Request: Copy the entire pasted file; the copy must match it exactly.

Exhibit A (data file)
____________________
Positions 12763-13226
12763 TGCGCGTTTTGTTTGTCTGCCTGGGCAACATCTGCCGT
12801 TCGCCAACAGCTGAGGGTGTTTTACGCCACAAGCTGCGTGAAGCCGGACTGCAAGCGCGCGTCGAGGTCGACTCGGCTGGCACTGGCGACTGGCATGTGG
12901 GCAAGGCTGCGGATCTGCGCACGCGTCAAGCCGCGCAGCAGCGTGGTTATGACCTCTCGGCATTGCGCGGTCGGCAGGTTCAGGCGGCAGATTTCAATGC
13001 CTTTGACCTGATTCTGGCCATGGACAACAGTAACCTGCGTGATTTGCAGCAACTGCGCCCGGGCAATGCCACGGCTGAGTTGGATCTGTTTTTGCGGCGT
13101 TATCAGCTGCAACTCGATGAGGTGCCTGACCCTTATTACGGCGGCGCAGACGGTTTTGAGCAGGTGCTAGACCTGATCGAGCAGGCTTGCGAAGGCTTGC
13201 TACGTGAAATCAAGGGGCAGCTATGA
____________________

Positions 12763-13226
12763 TGCGCGTTTTGTTTGTCTGCCTGGGCAACATCTGCCGT
12801 TCGCCAACAGCTGAGGGTGTTTTACGCCACAAGCTGCGTGAAGCCGGACTGCAAGCGCGCGTCGAGGTCGACTCGGCTGGCACTGGCGACTGGCATGTGG
12901 GCAAGGCTGCGGATCTGCGCACGCGTCAAGCCGCGCAGCAGCGTGGTTATGACCTCTCGGCATTGCGCGGTCGGCAGGTTCAGGCGGCAGATTTCAATGC
13001 CTTTGACCTGATTCTGGCCATGGACAACAGTAACCTGCGTGATTTGCAGCAACTGCGCCCGGGCAATGCCACGGCTGAGTTGGATCTGTTTTTGCGGCGT
13101 TATCAGCTGCAACTCGATGAGGTGCCTGACCCTTATTACGGCGGCGCAGACGGTTTTGAGCAGGTGCTAGACCTGATCGAGCAGGCTTGCGAAGGCTTGC
13201 TACGTGAAATCAAGGGGCAGCTATGA